Loading Berth Requirements and Distance from Rural Residential Uses
Required Berths
Berth Distance from Residential Uses (Feet)
Airport
 
Same as Industrial
100
Commercial facility for breeding and raising non-farm fowl and animals
 
1
100
Commercial greenhouse (15,000 square feet or less)
 
1
50
Commercial greenhouse (more than 15,000 square feet)
 
2
50
Hospital (200 beds or less)
 
1
50
Hospital (200 to 500 beds)
 
2
50
Hospital (more than 500 beds)
 
3
50
Industrial use
Less than 15,000 square feet gross floor area
1
 
15,000 to 40,000 square feet gross floor area
2
 
40,000 to 100,000 square feet gross floor area
3
 
Each 40,000 or additional fraction of gross floor area
1 additional
Mineral extraction, borrow pit, topsoil removal and their storage areas
 
Same as Industrial
300
Office building
25,000 to 100,000 square feet gross floor area
1
 
100,000 to 350,000 square feet gross floor area
2
 
Each 200,000 or additional fraction of gross floor area
1 additional
Outdoor commercial recreational enterprise
 
Same as Industrial
50
Retail or department store, wholesale storage, warehousing or other business use
3,000 to 15,000 square feet gross floor area
1
 
Each 15,000 square feet or additional fraction of gross floor area
1 additional
Stadium or coliseum
 
2
50
Truck freight terminal
 
Same as Industrial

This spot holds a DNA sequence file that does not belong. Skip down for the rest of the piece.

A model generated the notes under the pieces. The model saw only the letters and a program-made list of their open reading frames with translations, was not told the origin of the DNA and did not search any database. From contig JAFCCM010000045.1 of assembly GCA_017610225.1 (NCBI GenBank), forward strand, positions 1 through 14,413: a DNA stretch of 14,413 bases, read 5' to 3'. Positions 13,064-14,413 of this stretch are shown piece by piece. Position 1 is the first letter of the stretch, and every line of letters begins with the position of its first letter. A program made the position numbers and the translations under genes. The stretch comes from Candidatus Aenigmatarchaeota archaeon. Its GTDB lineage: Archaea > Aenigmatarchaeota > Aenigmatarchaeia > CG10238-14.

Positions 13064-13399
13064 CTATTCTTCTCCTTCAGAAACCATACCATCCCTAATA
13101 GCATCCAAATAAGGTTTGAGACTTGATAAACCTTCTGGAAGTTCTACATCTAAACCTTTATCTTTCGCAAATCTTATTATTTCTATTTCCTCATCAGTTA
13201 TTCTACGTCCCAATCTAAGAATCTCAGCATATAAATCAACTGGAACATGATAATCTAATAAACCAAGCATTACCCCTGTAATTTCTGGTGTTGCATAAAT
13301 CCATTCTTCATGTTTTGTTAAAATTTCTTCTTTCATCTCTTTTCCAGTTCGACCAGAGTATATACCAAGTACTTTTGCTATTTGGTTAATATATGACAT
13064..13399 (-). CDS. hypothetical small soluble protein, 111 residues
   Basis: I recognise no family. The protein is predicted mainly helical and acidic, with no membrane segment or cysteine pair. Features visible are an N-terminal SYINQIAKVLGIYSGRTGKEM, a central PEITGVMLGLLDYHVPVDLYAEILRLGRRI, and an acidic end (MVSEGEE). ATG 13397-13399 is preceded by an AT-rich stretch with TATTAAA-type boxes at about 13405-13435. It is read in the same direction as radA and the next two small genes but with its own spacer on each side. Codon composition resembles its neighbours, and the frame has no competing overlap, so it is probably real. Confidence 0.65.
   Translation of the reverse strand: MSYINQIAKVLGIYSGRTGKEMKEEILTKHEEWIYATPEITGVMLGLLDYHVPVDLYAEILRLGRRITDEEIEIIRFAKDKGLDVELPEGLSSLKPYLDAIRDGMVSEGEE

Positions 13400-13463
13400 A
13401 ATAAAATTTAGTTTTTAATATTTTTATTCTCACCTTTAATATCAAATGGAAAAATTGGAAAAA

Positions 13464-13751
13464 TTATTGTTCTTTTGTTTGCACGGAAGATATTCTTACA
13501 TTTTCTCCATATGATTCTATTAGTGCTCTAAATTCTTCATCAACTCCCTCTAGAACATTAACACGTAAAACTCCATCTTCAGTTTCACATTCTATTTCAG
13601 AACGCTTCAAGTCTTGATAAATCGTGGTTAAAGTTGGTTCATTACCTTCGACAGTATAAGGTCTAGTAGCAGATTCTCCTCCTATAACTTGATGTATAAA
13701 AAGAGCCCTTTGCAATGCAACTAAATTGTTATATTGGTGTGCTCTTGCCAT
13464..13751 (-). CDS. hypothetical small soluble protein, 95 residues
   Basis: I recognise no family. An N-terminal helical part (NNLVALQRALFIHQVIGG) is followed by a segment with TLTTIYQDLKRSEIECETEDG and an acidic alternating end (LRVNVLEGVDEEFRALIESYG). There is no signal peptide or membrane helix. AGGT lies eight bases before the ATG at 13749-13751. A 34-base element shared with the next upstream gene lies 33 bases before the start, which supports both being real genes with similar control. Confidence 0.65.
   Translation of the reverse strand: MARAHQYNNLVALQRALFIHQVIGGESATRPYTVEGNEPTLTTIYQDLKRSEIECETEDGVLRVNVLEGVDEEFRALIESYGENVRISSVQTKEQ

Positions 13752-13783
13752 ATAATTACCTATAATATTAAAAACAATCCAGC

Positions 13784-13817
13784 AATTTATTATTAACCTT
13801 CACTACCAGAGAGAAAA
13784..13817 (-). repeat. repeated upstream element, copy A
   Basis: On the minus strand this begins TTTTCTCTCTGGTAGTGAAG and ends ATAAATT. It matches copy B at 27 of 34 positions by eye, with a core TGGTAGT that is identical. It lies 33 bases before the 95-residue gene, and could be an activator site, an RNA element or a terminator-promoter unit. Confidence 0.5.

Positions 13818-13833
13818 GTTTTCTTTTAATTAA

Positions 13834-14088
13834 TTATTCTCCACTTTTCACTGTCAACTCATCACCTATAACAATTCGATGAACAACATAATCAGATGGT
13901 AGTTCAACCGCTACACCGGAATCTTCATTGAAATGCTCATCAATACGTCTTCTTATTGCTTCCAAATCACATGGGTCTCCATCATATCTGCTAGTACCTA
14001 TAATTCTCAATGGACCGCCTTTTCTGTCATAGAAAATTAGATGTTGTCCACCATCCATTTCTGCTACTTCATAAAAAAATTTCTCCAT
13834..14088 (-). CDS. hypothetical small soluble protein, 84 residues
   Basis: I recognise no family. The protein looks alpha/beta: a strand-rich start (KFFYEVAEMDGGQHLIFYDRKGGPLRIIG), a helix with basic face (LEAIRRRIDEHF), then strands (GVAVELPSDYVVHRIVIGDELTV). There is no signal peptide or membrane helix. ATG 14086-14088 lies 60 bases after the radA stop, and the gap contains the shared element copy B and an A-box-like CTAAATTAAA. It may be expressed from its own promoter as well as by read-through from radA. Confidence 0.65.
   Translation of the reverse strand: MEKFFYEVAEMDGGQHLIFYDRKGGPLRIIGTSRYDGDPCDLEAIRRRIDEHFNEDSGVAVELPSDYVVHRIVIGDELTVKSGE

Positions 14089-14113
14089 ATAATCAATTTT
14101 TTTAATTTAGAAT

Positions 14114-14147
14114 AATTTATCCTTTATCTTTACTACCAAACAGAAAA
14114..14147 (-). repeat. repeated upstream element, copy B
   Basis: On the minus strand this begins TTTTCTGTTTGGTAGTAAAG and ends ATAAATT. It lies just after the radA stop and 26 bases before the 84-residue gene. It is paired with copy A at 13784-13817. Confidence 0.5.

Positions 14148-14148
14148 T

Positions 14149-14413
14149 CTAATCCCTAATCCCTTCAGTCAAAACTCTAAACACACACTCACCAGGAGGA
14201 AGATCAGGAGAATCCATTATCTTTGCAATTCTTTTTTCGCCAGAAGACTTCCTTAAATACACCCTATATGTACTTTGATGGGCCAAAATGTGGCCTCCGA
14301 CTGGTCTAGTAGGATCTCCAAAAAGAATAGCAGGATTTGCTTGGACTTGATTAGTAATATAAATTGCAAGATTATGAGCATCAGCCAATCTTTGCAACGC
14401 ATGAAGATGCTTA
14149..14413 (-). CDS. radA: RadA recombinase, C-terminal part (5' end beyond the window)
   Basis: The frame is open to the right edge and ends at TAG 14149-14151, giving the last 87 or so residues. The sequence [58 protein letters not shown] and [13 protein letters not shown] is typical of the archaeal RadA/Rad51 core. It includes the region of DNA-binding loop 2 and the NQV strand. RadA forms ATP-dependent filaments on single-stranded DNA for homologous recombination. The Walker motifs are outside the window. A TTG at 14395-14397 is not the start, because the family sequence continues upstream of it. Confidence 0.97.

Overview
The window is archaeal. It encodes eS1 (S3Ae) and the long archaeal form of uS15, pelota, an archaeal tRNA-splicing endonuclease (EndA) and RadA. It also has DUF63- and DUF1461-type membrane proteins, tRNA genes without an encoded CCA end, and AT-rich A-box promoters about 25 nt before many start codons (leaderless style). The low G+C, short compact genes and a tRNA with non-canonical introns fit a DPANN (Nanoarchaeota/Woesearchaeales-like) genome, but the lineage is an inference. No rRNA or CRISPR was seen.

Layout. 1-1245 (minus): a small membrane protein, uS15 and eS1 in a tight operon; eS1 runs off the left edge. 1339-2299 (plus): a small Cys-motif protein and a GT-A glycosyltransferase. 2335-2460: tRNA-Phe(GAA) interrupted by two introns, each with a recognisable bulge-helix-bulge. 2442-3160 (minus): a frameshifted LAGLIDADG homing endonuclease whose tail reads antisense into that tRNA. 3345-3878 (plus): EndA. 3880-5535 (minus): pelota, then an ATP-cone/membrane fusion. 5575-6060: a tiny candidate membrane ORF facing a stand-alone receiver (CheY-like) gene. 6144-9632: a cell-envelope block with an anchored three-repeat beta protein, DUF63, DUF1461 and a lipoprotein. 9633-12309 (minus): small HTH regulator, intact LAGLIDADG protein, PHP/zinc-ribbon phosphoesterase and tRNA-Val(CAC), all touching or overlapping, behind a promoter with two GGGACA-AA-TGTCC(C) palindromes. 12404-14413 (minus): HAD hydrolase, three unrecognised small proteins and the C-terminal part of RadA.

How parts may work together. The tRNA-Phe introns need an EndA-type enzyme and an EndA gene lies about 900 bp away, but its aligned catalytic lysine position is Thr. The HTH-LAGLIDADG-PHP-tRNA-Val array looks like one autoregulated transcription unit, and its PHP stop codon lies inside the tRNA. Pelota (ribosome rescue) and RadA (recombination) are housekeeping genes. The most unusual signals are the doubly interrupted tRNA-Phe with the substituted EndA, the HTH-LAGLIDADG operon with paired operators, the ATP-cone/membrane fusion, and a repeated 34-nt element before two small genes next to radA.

100
 
      (6)   Inspections. At the time the structure receives its final inspection, the completion of the landscaping in accordance with these requirements shall also be a part of the final inspection. However, if seasonal circumstances do not permit the planting of the required landscaping, the final inspection of the landscaping shall be performed at a reasonable, later date as determined by the Director.
   (L)   Bufferyards.
      (1)   The bufferyard is a unit of yard together with the planting thereon. Both the amount of land and the type and amount of planting specified for each bufferyard requirement are designed to minimize nuisances between adjacent land uses. The planting units required of bufferyards have been calculated to ensure that they do, in fact, function as “buffers”.
      (2)   Bufferyards shall be required to separate land uses from each other in order to eliminate or minimize potential nuisances such as dirt, litter, noise, glare of lights, signs, and unsightly building or parking areas, or to provide spacing to reduce adverse impacts of noise, odor or danger from fires or explosions.
      (3)   Proposed uses in any district that are specifically agricultural, as defined under “agriculture”, are exempt from providing bufferyards unless otherwise specified.
 
Existing Use
Bufferyard
Existing Use
Width
Proposed Use
Existing Use
 
         (a)   Location, maintenance, planting size and landscape plan.
            1.   Bufferyards shall be located on the outer perimeter of a lot or parcel, extending to the lot or parcel boundary line.